If Donald Trump is bluffing about his tariffs on Chinese goods, there's no indication of it. On Tuesday, as promised, the administration announced it is preparing to impose a 10% duty on an additional $200 billion in Chinese exports. The actual list of goods that will be targeted in Round 2 was released by trade representative Robert Lighthizer and includes thousands and thousands of items. Among them:
In other words, it's pretty thorough. Undoubtedly, any fool who thought they would sneak some sillimanite into the country by claiming it's not calcined will be disappointed, though the powerful mounted prism lobby (aka Big Prism) is going to be thrilled. And while shoes for horses are on the list, shoes for humans—like, say, the ones that Ivanka Trump imports from China and sells—somehow avoided inclusion. Very interesting.
Not too many people were happy when they saw the new list. Senate Finance Committee Chairman Orrin Hatch (R-UT) issued a statement in which he declared that, "We cannot turn a blind eye to China's mercantilist trade practices, but this action falls short of a strategy that will give the administration negotiating leverage with China while maintaining the long-term health and prosperity of the American economy." The National Retail Federation which, politically speaking, is not exactly a hippie commune, also issued a statement in which it said that, "Tariffs on such a broad scope of products make it inconceivable that American consumers will dodge this tax increase as prices of everyday products will be forced to rise."
At the moment, the Trump administration's list is open for public comment, though it is hard to imagine they actually care what the public has to say. Perhaps there will be a spirited debate over whether Chinese water chestnuts really should receive special protection over Mont Blanc and dwarf chestnuts. No exact start date has been set for the new tariffs, all that it known is that it will be sometime after August 30.
That said, China has already responded, making clear that they will retaliate (again) as soon as the new duties take effect (or maybe sooner). They only import about $130 billion in American goods per year, so they won't be able to respond on a one-for-one basis. However, they have other tools at their disposal, including making it hard for American companies that do business with China, pulling the strings on Kim Jong-Un, and partnering with other nations to push back against "trade hegemony" (as the Chinese are calling it). And Xi Jinping knows that the midterms are on November 6, so he's certainly going to time things to try and make sure the pain is felt before that date. In short, this looks like it's going to get ugly. (Z)
On the orders of federal judge Dana Sabraw, the Trump administration was supposed to—by the close of business on Tuesday—reunite all separated children under the age of five with their parents. To nobody's surprise, the administration didn't make the deadline. In fact, they didn't even come close. Out of 102 children that the order applied to, a grand total of 4 were actually returned to their parents in time.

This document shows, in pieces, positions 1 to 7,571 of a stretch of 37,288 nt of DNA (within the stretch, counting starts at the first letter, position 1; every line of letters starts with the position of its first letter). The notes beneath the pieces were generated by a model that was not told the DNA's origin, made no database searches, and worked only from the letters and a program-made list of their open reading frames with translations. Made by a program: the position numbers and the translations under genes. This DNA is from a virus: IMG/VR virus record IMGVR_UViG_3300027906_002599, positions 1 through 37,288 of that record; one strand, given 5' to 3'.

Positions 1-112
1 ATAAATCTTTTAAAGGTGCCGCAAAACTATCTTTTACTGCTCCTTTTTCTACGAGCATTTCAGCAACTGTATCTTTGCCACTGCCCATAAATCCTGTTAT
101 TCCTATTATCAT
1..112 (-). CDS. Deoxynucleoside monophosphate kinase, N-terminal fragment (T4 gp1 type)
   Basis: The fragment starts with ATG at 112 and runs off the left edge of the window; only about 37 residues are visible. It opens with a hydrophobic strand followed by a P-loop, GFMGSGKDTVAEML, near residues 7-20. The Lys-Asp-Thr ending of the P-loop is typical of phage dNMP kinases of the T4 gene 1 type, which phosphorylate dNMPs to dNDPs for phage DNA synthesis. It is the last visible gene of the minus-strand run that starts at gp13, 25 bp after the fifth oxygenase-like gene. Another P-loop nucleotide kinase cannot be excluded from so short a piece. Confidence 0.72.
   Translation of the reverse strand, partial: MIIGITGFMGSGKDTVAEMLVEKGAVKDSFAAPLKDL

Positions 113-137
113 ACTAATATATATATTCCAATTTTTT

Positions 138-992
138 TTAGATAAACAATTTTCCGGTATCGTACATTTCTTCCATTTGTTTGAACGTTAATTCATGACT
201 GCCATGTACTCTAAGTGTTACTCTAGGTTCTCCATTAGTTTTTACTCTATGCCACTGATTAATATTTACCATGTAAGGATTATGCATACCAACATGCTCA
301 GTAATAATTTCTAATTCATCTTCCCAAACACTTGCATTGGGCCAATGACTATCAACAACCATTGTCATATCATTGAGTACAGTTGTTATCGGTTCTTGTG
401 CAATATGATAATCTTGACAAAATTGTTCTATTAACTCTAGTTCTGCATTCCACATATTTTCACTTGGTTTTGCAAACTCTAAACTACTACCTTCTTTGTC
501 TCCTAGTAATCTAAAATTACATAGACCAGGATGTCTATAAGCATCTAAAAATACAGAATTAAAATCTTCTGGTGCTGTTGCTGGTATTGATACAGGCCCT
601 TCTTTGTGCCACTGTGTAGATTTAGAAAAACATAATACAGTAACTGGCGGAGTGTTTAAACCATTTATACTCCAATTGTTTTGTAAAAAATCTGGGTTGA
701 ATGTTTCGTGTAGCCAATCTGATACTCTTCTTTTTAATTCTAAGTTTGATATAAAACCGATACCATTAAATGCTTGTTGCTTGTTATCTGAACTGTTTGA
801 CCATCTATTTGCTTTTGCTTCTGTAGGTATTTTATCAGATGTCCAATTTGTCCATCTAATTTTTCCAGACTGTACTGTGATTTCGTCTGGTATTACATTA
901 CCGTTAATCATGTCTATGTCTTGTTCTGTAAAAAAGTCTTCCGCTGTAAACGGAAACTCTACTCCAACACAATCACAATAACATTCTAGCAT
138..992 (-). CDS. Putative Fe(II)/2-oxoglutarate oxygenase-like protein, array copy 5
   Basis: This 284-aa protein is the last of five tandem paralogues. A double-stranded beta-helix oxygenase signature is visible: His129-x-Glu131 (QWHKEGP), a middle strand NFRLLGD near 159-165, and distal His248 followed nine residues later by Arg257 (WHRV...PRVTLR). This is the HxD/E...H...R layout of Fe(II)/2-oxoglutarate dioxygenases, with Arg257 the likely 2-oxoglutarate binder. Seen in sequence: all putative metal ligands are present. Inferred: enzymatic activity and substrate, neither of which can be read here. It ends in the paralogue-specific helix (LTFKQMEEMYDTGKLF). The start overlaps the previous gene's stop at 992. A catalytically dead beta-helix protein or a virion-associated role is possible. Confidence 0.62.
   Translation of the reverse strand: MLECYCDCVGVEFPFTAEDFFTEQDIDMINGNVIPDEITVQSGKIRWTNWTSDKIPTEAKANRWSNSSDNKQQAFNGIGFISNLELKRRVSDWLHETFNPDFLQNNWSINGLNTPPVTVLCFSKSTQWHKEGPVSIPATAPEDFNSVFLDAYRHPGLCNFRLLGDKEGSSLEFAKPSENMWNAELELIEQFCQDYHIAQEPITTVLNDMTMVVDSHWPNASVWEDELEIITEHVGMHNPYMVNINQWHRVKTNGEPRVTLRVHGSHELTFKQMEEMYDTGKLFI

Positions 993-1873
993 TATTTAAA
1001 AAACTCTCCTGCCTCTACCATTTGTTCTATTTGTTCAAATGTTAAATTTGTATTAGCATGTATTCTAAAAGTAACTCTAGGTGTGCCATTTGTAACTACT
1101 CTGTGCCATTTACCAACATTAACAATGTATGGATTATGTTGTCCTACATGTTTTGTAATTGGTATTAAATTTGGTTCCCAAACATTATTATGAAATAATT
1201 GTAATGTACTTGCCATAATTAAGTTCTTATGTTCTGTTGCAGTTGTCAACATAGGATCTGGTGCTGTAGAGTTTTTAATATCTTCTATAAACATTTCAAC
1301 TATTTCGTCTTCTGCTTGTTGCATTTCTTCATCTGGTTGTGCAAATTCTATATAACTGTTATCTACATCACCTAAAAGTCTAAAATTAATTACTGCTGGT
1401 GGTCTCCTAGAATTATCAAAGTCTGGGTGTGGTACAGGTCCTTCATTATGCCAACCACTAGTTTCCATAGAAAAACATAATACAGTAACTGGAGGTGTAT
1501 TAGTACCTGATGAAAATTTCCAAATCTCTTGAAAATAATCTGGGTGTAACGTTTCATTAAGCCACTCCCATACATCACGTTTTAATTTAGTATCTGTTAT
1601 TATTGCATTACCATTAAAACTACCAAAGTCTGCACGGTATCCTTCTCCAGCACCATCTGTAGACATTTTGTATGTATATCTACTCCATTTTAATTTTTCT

Team Trump claims that, of the remaining 98 children, only 50 or so are actually eligible to be reunited with their parents. The primary reason for this, they say, is that the parents have been discovered to have criminal records or other black marks on their records. Of course, even if it's 4 out of 50 as opposed to 4 out of 102, that's still a pretty meager batting average. Nonetheless, Sabraw said he was persuaded progress was being made, and his only response (thus far) was to order a full update on the situation at 3:00 p.m. EDT Thursday afternoon. It's possible the judge really was convinced the administration is doing its best, and it's possible he actually doesn't have much he can do in terms of punishing them. A judge can't, for example, put a president in jail for contempt of court.
In any case, this story is in a holding pattern for at least a couple of days. We will see what happens if the administration is still making limited progress when the next deadline arrives, though the real judgment day is July 26, by which 2,900 kids aged 5-19 are supposed to be reunited with their families. (Z)
In the 24 hours after Donald Trump unveiled Brett Kavanaugh as his pick to replace Anthony Kennedy, folks across the spectrum weighed in with their views. If nothing else, it is clear that—due to the Judge's long, and perhaps somewhat checkered past—there are a lot of angles to look at. A sampling:
So, there you have it. Some pretty decent, well-argued pieces from both sides of the aisle. And also a piece from Fox News. Given how much paperwork Kavanaugh has produced in his career, it's not yet clear exactly when his confirmation hearings will be able to move forward. But when they do, the 99 Senators (or 100, maybe) will have no shortage of opinions to consider. (Z)